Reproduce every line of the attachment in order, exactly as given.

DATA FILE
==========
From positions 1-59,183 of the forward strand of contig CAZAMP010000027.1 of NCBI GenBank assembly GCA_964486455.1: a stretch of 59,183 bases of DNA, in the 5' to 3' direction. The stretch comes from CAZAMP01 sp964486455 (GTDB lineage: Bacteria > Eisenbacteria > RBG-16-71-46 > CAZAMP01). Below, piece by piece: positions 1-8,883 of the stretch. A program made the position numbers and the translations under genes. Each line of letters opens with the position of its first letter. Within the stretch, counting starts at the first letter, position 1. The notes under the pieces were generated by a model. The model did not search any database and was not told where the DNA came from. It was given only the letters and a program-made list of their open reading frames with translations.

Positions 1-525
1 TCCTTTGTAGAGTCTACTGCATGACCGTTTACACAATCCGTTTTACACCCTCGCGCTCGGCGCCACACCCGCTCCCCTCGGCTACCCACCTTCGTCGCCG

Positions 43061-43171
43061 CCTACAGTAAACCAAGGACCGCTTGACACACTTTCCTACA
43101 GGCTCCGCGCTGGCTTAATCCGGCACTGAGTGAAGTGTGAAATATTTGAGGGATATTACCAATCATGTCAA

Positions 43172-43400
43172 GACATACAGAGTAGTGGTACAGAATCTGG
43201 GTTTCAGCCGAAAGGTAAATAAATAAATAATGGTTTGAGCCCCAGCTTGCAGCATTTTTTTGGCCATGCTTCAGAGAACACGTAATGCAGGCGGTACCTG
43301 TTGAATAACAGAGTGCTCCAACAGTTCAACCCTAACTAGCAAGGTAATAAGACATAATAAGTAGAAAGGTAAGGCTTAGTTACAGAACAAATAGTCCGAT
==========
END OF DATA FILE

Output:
From positions 1-59,183 of the forward strand of contig CAZAMP010000027.1 of NCBI GenBank assembly GCA_964486455.1: a stretch of 59,183 bases of DNA, in the 5' to 3' direction. The stretch comes from CAZAMP01 sp964486455 (GTDB lineage: Bacteria > Eisenbacteria > RBG-16-71-46 > CAZAMP01). Below, piece by piece: positions 1-8,883 of the stretch. A program made the position numbers and the translations under genes. Each line of letters opens with the position of its first letter. Within the stretch, counting starts at the first letter, position 1. The notes under the pieces were generated by a model. The model did not search any database and was not told where the DNA came from. It was given only the letters and a program-made list of their open reading frames with translations.

Positions 1-525
1 TCCTTTGTAGAGTCTACTGCATGACCGTTTACACAATCCGTTTTACACCCTCGCGCTCGGCGCCACACCCGCTCCCCTCGGCTACCCACCTTCGTCGCCG

Positions 43061-43171
43061 CCTACAGTAAACCAAGGACCGCTTGACACACTTTCCTACA
43101 GGCTCCGCGCTGGCTTAATCCGGCACTGAGTGAAGTGTGAAATATTTGAGGGATATTACCAATCATGTCAA

Positions 43172-43400
43172 GACATACAGAGTAGTGGTACAGAATCTGG
43201 GTTTCAGCCGAAAGGTAAATAAATAAATAATGGTTTGAGCCCCAGCTTGCAGCATTTTTTTGGCCATGCTTCAGAGAACACGTAATGCAGGCGGTACCTG
43301 TTGAATAACAGAGTGCTCCAACAGTTCAACCCTAACTAGCAAGGTAATAAGACATAATAAGTAGAAAGGTAAGGCTTAGTTACAGAACAAATAGTCCGAT